Typically, the swirl of stormy weather obscures the cells at the heart of severe thunderstorms. This uncommonly clear view of an entire thunderstorm cell, with the top of the growing cumulonimbus tower topping out at 40,000 feet, reveals many interesting features, including “fall streaks” of what may be hail from the underside of the overhanging anvil portion of the cloud. Shortly after this photo was taken on May 22, 2011, near Madison, the storm pelted the Sun Prairie area with large, damaging hail.
Mysterious holes in clouds, such as this one, have long fascinated the public and, until recently, baffled scientists. New research shows that turboprop or jet aircraft punch these holes, causing narrow bands of rain or snowfall. Clouds often contain supercooled water, or water droplets that persist in liquid form despite subfreezing temperatures due to a [...]
Why are clouds white? Photograph of Cumulus clouds in fair weather taken by Michael Jastremsk Clouds are made of water and clean water is clear. So why are clouds white? Because clouds are made of billions of small water droplets and ice crystals. When light beams interact with particles suspended in air, some of the [...]
I saw some cloud pouches hanging down from another cloud. What are they? ENLARGE Mammatus clouds from NOAA Those are mammatus clouds, which are often, though not always, associated with thunderstorms. Mammatus often extend from the bottom of the anvil cloud of a thunderstorm, also called a cumulonimbus cloud, and indicate an intense storm is [...]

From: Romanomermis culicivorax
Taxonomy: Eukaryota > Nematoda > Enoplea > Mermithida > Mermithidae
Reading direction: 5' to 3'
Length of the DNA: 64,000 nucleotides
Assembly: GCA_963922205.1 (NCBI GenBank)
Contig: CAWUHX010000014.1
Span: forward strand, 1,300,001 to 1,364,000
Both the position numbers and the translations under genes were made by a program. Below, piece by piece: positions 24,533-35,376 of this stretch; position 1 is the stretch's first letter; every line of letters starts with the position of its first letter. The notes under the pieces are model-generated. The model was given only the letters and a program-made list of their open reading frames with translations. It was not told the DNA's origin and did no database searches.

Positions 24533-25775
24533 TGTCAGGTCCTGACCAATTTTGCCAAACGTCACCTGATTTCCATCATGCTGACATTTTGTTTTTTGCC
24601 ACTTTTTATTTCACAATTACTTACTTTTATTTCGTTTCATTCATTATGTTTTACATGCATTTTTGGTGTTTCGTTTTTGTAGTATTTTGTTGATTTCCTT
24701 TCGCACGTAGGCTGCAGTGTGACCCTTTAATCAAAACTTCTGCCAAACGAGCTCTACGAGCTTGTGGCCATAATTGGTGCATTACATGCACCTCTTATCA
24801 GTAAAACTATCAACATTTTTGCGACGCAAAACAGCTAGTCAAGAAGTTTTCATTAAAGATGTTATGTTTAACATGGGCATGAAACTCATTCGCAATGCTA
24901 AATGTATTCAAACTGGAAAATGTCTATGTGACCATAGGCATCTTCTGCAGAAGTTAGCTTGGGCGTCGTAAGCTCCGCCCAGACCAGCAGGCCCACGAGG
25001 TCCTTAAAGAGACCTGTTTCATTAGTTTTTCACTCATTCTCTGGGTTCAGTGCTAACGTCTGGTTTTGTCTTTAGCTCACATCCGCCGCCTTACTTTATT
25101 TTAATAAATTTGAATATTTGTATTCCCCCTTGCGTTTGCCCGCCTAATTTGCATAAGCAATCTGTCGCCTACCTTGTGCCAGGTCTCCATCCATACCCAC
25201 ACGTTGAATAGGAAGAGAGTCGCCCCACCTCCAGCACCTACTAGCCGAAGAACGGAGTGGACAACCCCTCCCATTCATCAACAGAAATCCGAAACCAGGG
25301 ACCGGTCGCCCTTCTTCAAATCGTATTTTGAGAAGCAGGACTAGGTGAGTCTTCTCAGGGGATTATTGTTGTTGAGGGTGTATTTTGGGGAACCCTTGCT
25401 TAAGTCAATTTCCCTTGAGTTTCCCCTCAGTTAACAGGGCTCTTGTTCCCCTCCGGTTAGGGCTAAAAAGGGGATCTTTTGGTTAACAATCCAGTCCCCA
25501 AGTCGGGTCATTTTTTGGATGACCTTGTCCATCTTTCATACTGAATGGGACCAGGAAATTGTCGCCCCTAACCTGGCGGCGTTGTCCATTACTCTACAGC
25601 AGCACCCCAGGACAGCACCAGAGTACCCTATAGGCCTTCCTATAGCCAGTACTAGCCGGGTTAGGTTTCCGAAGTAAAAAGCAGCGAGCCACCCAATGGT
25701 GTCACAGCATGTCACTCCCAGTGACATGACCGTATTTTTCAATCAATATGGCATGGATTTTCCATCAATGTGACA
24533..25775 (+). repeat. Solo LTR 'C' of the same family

How does fog form? Photo: NASA Fog is a cloud in contact with the ground. When the relative humidity approaches 100 percent, water vapor condenses on tiny particles suspended in the air to form a suspension of small water drops. The air in contact with the ground can reach high relative humidity if it cools [...]
One fact we know from childhood: every snowflake is unique. Isn’t it? UW-Madison’s snowflake expert, meteorology professor Pao Wang, gently delivered the grim news: “Not really. I think the saying is more or less a picturesque way of saying that there are so many varieties of snowflakes, thousands of different kinds.” Wang studies how snow [...]
Clouds are made of uncountable tiny particles, either water droplets or ice crystals, or a mixture of the two, says Grant Petty, a professor of atmospheric and oceanic sciences at the University of Wisconsin-Madison. “The water droplets are usually about 10-20 micrometers across, or about one-twentieth of the diameter of the period at the end [...]